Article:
Patterns in D&D


When we build our worlds and craft our games, we regularly want to shock and impress our players and their characters with dramatic battles, unforeseen twists, and flamboyant personalities. We yearn to see them reel back in their chairs in dismay as the true villain is revealed, shout out in terror as their orc ally decapitates a prisoner, or let out hearty laughs as the stocky halfling innkeeper tosses yet another rude vagrant to the street. Surprising moments are important in D&D, and they are made possible with patterns, something many of us probably utilize without realizing it—and our games are better for it.

Understanding what patterns we use allows us to change them up to make our games better and more exciting.

First and foremost, patterns help us feel comfortable. After DMing for awhile, we tend to design things in a certain way: dungeons, boss battles, NPCs, etc. The patterns we create allow us to easily improvise at the table, one of the most important skills for DMs.

Let’s dig a bit deeper.

Story Structure

D&D is all about telling a story with friends. Whether our game spans many months & years as a down-on-their-luck adventuring party evolves from hunting giant rats in a dank sewer to knocking down fiery citadels in the Nine Hells, or a single day with a brief battle between rampaging goblins and hearty dwarves, a clear beginning, middle, and end are defined. Almost everyone follows this pattern, flowing seamlessly from one section to the next. Players expect it. They are comfortable with it because it’s familiar and accepted, but we can always improve on it.

Once we’ve mastered this pattern, we can manipulate it to greaten our games or just experiment.

In the beginning, players expect relatively simple villains and lesser stakes. Shake it up! 

Don’t begin in a village with a bandit problem, start in a hamlet terrorized by a portal to the Plane of Fire—and the PCs are the only ones capable enough of somehow closing it or driving off the fire newts and magmin who emerge!

Here are a few more ideas of how to change up a story’s start.
  • Reveal the primary antagonist immediately, instead of placing subtle hints at their presence and plans
  • Draw from A Song of Ice and Fire and begin each adventure or campaign with a brief story with characters of brief mortality to set the stage
  • Begin with a flash forward, then whizz back to the present; somehow the story reaches the flash forward scene, it can make for some interesting play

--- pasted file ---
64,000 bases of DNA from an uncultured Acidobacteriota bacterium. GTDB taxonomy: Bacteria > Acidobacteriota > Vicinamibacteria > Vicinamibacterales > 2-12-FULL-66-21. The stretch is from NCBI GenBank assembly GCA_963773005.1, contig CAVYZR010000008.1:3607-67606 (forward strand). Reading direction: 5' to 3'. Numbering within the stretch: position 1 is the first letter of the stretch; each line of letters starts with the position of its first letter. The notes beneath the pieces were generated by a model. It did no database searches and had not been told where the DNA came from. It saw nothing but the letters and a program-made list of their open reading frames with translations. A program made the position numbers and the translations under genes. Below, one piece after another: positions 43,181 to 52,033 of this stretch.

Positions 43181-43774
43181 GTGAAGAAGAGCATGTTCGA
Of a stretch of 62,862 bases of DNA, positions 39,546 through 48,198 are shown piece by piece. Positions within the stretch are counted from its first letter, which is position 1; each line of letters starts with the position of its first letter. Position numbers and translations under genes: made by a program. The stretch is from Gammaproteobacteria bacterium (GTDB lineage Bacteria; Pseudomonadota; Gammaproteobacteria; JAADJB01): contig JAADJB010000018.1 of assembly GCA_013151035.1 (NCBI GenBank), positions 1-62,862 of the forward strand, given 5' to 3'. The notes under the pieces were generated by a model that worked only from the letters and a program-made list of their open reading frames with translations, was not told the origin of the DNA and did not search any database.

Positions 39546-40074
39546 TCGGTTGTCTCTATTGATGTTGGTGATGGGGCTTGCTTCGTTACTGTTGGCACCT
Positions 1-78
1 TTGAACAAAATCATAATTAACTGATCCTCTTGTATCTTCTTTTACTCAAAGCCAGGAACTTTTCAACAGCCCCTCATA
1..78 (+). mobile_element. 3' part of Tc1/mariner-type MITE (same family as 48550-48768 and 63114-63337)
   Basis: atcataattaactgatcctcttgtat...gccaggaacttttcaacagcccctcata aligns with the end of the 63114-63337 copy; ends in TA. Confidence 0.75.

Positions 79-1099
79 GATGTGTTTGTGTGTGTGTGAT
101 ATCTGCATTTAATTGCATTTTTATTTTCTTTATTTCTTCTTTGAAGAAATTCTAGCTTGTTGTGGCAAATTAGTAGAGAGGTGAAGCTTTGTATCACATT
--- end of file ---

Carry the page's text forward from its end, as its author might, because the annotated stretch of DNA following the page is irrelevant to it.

Much of the same can be done for middles and endings, though they’re a bit more difficult to tinker with. Starts have little build up behind them, while middles and endings might have dozens of hours and a few adventures of foundation. Twists work during these points—they’re expected—but be careful to not invalidate the groundwork placed beforehand.

Orderly Dungeons

Lots of advice I’ve read over the years advocates for the creation of dungeons in a very specific manner, and I’ve come to adapt much of it for my own campaigns. And while this dungeon design pattern might be good for us, it’s not for our players. If our players realize every dungeon has the potential for 2 combats, 1 social interaction, 2 exploration rooms, 1 secret passage, and a boss battle, they might begin to meta-game, or, even worse, become bored.

Thus, once we’ve established a pattern we’re comfortable with, we need to mix it up, not remain complacent.

Let your dungeons flow together. 

They might begin rigid: a room with false floor traps and a goblin archer, a prison with an exhausted but sassy ranger, and a pit filled with grey ooze. What we might see at first is a combat encounter, a social encounter, and an exploration/combat encounter, but we can mold them together to make something new.

What happens if the goblin is absent, feeding her grey ooze “pets?” Perhaps the ranger freed herself earlier in the day, and tries to escape as the party engages the skilled goblin archer! Maybe the goblin forgot to feed her pets and they turned not only on her, but the prisoner too and have spread across the tiny cavern complex, tapping into a magical spring in it, becoming sentient.

We want to build living worlds for our players to explore. We can build them using familiar patterns, lots of times on the fly, and because of our comfort with these patterns, twist them to surprise, impress, and invest our players in the game and world.

Silly Coincidences or Mysterious Plans?

When worldbuilding, it’s a fun, maybe meaningless practice to place patterns across our worlds. Keith Baker’s Eberron, for example, constantly shows off thirteen minus one: 13 planes, 13 dragonmarks, 13 moons, etc. My own world, Eldar, has a recurring pattern of eight: the Champion Octet, the Dark Eight, originally eight moons, etc. While we don’t necessarily need to have reasons for these patterns, it’s fun to think about why this might be. Think about what your world’s pattern could be and why it exists. If nothing else, it adds a bit of mystery for our players; perhaps they’ll think up an amazing idea and leave it ripe for picking and placing.

Lessons Learned

Patterns in D&D are powerful and we use them constantly.
  1. We develop patterns as DMs that help us improvise as we grow wiser at the table.
  2. Players notice patterns often and that allows us to pick the perfect moment to surprise them!
  3. Sometimes patterns don’t need to mean anything, they’re just a fun addition to our worlds.
Until the next encounter, farewell!

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